Diagnostic and Prognostic Plasma Biomarkers for Idiopathic Pneumonia Syndrome after Hematopoietic Cell Transplantation.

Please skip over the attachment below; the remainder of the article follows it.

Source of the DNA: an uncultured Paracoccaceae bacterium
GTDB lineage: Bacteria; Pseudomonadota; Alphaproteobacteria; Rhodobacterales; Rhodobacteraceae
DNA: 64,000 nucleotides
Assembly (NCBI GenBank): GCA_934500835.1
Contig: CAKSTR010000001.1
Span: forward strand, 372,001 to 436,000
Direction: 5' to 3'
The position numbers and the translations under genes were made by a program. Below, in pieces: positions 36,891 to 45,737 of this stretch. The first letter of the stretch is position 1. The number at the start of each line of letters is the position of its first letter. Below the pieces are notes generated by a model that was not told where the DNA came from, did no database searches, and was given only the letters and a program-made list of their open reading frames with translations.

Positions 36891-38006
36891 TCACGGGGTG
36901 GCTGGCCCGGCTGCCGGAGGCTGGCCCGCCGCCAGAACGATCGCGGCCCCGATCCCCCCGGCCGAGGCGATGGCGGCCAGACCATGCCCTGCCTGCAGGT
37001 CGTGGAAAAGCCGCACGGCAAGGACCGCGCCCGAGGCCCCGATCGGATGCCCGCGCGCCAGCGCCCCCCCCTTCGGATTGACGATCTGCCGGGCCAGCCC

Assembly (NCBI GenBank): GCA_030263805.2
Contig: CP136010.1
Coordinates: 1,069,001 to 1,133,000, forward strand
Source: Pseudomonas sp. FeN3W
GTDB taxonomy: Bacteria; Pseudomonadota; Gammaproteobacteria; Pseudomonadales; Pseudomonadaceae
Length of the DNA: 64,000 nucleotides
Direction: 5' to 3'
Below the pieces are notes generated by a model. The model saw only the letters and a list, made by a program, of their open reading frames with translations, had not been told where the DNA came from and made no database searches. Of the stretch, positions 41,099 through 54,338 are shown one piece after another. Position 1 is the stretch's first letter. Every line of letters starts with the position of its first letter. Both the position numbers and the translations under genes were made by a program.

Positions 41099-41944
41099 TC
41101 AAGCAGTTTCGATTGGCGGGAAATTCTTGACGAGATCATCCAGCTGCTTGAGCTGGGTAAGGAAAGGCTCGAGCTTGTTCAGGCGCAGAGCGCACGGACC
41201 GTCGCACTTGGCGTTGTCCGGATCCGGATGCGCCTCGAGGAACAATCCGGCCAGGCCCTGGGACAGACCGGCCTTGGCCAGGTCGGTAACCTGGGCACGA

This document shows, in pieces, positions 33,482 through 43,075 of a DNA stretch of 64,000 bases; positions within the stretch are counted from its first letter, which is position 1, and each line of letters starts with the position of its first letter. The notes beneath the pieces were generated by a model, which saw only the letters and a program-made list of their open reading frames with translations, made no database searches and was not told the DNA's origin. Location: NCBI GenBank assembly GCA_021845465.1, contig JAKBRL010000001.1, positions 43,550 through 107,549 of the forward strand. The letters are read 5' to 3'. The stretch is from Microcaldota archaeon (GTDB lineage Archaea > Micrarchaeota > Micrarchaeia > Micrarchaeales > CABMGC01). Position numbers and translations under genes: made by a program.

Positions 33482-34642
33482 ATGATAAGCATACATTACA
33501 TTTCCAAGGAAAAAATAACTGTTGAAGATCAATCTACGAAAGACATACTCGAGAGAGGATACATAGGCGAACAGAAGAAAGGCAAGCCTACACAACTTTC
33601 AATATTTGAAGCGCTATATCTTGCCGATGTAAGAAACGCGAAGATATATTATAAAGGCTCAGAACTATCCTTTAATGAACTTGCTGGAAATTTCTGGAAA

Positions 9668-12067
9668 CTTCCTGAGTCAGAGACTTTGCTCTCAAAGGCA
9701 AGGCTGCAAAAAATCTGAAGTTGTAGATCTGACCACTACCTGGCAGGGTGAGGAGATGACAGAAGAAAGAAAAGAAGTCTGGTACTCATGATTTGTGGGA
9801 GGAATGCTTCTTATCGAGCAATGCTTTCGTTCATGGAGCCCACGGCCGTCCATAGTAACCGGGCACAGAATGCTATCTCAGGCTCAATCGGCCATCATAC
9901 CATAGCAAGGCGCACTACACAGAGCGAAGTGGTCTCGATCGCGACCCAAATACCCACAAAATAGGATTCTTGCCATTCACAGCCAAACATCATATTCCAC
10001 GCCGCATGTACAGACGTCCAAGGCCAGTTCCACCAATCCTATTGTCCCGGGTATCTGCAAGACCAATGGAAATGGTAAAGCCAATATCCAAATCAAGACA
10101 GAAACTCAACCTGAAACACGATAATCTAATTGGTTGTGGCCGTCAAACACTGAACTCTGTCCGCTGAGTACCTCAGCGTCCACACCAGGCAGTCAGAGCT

Idiopathic pneumonia syndrome (IPS) is a noninfectious pulmonary complication after hematopoietic cell transplantation (HCT) and is difficult to diagnose. In 41 patients with IPS, we evaluated 6 candidate proteins in plasma samples at day 7 post-HCT and at onset of IPS to identify potential diagnostic or prognostic biomarkers for IPS. Samples at similar times from 162 HCT recipients without documented infections and 37 HCT recipients with respiratory viral pneumonia served as controls. In multivariable models, a combination of Stimulation-2 (ST2; odds ratio [OR], 2.8; P < .001) and IL-6 (OR, 1.4; P = .025) was the best panel for distinguishing IPS at diagnosis from unaffected controls, whereas tumor necrosis factor receptor 1 (TNFR1; OR, 2.9; P = .002) was the best marker when comparing patients with IPS and viral pneumonia. The areas under the curve of the receiver operating characteristic (ROC) curves for discriminating between IPS and unaffected controls at day 7 post-HCT were .8 for ST2, .75 for IL-6, and .68 for TNFR1. Using estimated sensitivity and specificity values from cutoffs determined with the ROC analysis (cutoff level: ST2, 21 ng/mL; IL-6, 61 pg/mL; TNFR1, 3421 pg/mL), we calculated positive predictive values (PPV) for a range of estimated population prevalence values of IPS. Among the 3 markers, ST2 showed the highest PPV for IPS occurrence. Based on an assumed prevalence of 8%, a positive ST2 test increased likelihood of IPS to 50%. We conclude that a prospective validation study is warranted to determine whether a plasma biomarker panel can aid the noninvasive diagnosis and prognosis of IPS.